Victor Williams had spent nearly 20 years working for a catering company in Maryland, and he was in the midst of transitioning to his dream job. He wanted to breed dogs. The Washington native attended animal behavior college. He took a job at a dog kennel and was preparing to launch his own business.

He was training the Malinois, which resembles a shepherd, to be a police or service dog. He had bred the dog that was spared, a mix of a Presa Canario, a Dogo Argentino and an African Boerboel. A cousin took in that dog.

Each morning before work, Victor Williams drove his dogs the four miles to the River Terrace neighborhood, where his father lived, and then to the paved trail between the rows of apartments and the Anacostia River. The old RFK Stadium looms over the river; a confluence of brown signs near a playground offers paths in three directions. On the morning of July 26, he chose the East Bank route.

Following him on a red bicycle, police said, was Wandell G. Roy, 42. Williams made it only a few hundred yards. Police said Roy discarded his bicycle on the side of the trail, and when he got 20 feet behind Williams, he fired four times from a .40-caliber handgun. “After Mr. Williams’s body immediately dropped to the ground, Roy walked up to his body and shot him at close range at least two more times,” prosecutors said.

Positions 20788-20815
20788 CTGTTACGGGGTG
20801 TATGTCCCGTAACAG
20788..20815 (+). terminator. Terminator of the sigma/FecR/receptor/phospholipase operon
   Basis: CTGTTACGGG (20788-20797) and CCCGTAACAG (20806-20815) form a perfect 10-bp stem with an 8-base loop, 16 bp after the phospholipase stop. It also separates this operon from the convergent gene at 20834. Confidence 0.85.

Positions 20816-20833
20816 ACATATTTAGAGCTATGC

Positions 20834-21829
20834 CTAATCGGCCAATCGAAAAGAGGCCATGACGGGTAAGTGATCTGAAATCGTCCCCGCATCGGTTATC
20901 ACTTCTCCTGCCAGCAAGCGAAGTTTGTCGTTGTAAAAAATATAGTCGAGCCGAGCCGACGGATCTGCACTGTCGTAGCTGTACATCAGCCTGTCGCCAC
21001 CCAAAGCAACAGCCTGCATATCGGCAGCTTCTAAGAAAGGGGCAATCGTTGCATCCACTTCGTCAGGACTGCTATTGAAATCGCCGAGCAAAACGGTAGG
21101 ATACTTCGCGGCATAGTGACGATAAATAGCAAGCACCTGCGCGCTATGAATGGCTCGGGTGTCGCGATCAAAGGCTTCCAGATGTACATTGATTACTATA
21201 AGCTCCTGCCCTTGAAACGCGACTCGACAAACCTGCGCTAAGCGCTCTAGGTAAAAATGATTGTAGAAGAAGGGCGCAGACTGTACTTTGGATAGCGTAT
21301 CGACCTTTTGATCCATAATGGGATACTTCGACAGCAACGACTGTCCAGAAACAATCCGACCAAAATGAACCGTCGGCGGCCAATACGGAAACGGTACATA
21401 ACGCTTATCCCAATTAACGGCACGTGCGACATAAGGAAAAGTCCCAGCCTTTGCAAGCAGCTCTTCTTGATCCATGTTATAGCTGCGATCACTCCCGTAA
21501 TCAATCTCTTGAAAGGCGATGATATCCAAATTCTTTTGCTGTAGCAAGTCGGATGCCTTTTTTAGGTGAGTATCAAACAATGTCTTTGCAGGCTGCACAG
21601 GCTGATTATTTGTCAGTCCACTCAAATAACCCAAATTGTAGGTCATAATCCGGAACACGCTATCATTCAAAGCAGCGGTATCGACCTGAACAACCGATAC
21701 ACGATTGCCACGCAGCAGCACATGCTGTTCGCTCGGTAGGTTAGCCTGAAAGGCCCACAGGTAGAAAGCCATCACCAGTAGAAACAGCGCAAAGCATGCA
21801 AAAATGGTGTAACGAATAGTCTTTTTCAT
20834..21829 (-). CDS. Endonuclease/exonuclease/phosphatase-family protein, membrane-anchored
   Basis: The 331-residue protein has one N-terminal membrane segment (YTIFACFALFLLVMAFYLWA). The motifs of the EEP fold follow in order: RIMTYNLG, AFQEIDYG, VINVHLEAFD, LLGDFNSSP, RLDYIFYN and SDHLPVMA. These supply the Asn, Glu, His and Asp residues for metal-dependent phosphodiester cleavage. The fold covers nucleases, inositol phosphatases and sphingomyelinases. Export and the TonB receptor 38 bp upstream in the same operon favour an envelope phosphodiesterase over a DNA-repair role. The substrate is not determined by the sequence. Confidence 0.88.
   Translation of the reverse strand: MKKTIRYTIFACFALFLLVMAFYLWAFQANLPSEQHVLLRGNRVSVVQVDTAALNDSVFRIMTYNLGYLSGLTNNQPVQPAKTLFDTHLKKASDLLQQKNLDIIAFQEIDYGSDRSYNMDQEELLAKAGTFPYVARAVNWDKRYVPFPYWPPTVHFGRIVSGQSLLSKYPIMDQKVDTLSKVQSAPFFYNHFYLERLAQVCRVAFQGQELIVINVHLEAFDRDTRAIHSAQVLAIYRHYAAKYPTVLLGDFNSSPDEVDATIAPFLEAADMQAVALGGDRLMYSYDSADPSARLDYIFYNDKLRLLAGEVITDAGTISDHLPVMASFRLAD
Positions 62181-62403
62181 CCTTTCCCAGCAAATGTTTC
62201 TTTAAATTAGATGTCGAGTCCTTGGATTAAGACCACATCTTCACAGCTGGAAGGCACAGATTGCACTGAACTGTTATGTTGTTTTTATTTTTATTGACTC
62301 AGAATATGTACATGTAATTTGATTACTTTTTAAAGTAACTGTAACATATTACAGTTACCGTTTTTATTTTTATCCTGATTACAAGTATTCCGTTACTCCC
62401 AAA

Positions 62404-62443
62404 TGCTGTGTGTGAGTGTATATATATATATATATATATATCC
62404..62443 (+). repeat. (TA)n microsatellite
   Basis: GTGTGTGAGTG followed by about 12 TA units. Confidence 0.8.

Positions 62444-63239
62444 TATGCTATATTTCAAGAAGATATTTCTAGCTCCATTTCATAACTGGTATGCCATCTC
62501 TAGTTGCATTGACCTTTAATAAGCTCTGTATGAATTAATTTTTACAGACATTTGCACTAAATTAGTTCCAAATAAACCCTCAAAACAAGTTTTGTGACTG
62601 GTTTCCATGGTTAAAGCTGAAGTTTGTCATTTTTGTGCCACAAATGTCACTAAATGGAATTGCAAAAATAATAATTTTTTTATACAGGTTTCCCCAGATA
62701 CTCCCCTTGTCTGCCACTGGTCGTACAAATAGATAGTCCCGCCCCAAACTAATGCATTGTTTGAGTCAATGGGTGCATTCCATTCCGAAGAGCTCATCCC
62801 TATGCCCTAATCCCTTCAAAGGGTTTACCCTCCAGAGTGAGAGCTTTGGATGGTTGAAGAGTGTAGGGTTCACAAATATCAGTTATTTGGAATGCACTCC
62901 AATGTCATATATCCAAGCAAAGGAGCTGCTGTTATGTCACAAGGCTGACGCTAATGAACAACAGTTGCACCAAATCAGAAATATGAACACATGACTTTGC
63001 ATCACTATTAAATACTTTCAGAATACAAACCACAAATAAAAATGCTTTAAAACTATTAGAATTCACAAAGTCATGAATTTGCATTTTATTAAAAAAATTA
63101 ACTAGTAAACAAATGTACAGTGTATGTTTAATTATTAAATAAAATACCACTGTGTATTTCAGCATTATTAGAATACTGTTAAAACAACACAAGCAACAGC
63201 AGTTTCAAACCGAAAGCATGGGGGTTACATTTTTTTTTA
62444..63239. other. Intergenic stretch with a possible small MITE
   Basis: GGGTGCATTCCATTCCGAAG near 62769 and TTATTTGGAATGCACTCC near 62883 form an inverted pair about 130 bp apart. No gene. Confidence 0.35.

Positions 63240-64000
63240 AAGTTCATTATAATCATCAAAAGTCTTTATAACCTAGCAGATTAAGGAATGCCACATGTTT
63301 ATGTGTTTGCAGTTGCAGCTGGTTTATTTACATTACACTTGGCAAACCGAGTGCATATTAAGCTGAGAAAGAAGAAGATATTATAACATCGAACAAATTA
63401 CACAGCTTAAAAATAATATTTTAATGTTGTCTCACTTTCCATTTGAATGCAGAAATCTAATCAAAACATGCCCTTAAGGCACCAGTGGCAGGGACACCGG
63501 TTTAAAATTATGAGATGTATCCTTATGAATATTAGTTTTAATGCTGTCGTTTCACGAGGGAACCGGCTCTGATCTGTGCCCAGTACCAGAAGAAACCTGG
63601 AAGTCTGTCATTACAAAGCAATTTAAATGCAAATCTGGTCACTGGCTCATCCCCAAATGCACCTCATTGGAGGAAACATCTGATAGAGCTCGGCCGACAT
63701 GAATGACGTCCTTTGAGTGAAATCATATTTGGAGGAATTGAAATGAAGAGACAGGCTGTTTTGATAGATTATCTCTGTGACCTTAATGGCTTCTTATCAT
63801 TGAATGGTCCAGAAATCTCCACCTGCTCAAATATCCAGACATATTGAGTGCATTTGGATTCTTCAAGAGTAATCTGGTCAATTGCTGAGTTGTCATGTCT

Police found Williams’s body and both dogs — one dead, the other alive — a pair of Apple ear buds that had been torn in half, money, Gucci sunglasses and a pocket knife. His iPhone 7 was missing.

A witness who saw the shooting told police the gunman jumped back on the bike and pedaled north. Another witness told police that moments after the shooting, he waved to the bicyclist and said good morning, and that the man returned the greeting.

A few days later, police encountered Roy walking amid traffic on Interstate 295. Authorities said he appeared to be under the influence of drugs and had fresh hospital stitches in his head. Police said Roy told them he had been riding a red bike on the Riverwalk trail days earlier when a man hit him on the head with a gun, robbed him and then fatally shot another man. He said the man had taken his iPhone 7.

But suspicion fell on Roy. Police said his clothing matched surveillance video, and the victim’s iPhone was active later that day in the Paradise apartment complex two miles north of the bridge, near where Roy lived. Police also said Roy had volunteered to detectives that he saw the gunman fire a .40-caliber gun. The caliber had not been released publicly.